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How to choose the best pillow.

Is your pillow the problem?

Pillows come in several shapes, sizes, and materials, but not all pillows are created equal. Choosing the best pillow for your body and typical sleeping posture is relatively simple. Regardless of whether you prefer a feather, cotton, or memory foam pillow there are certain principles that you can use as a guide to ensure you are properly supporting your neck.

Most people sleep the majority of the night in one of three basic sleep postures, side-lying, on their stomach, or flat on their back. From a healthy spine perspective, sleeping on your side or back is going to be better than sleeping on your stomach.  When you sleep on your stomach you need to turn your head to one side or the other, which can cause tremendous stress and strain on the muscles, tendons, and ligaments in the neck. Consider this, most people sleep on average 6-8 hours each night, if you were to talk around for 6-8 hours during the day with your head turned toward your shoulder, how would you feel at the end of the day?

When you sleep on your side and back you can eliminate undue stress by properly supporting your neck with a pillow that fits your particular body shape. In regard to the type of pillow material, it really doesn’t matter as long as you have the proper amount of pillow to support your neck.

Determining how much pillow you need.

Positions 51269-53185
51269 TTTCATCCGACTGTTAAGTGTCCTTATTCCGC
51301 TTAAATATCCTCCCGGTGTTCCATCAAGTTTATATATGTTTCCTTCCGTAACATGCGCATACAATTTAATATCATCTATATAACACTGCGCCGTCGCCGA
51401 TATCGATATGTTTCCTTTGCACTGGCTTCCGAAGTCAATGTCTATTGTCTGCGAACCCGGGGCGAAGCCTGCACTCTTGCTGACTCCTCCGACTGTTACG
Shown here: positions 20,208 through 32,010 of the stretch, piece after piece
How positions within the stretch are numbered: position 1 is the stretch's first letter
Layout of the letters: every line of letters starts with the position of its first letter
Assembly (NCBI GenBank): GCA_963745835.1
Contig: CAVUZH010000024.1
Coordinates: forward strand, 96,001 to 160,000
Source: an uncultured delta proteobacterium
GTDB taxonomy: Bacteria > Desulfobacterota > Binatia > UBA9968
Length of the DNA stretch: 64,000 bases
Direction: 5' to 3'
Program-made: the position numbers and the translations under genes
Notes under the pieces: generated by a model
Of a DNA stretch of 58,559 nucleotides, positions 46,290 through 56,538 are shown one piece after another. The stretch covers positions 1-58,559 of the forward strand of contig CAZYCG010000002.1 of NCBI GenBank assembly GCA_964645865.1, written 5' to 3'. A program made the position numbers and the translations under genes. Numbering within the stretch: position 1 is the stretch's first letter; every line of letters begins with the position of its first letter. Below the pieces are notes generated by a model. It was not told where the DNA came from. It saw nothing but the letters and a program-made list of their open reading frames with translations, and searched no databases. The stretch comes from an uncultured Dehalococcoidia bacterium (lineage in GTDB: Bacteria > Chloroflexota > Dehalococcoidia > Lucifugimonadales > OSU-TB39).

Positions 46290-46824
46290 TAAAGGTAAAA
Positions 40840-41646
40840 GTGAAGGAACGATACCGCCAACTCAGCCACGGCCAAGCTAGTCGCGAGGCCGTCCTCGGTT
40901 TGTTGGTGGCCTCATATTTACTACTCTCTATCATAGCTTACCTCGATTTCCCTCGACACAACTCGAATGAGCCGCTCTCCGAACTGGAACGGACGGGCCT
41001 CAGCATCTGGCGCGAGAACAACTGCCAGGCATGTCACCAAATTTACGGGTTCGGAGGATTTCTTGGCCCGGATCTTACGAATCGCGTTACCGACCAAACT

Side sleeping

Standing straight-up, position yourself next to a wall so that the outside of your shoulder is leaning against the wall. The distance between the wall and the side of your neck represents the amount of space your pillow should occupy. This will keep your neck in a neutral position.

Back sleeping

Standing straight-up, position yourself next to a wall with your back leaning against the wall. The distance between the wall and the back of your neck is the space your pillow should occupy.

Stomach sleeping

Should be avoided to ensure spinal health.

After you have learned how to choose the best pillow, give yourself a week to acclimate to the changes. If you continue to have neck pain or toss and turn all night you should call Dr. Sheppard at (541) 213-2190 to schedule a spinal examination to see what else could be causing your neck pain.

1 Join the Conversation

  1. Susan says
    Sep 28, 2015 at 9:21 AM

    I'm a side sleeper, and i got the neck problem, thank for this choosing guide

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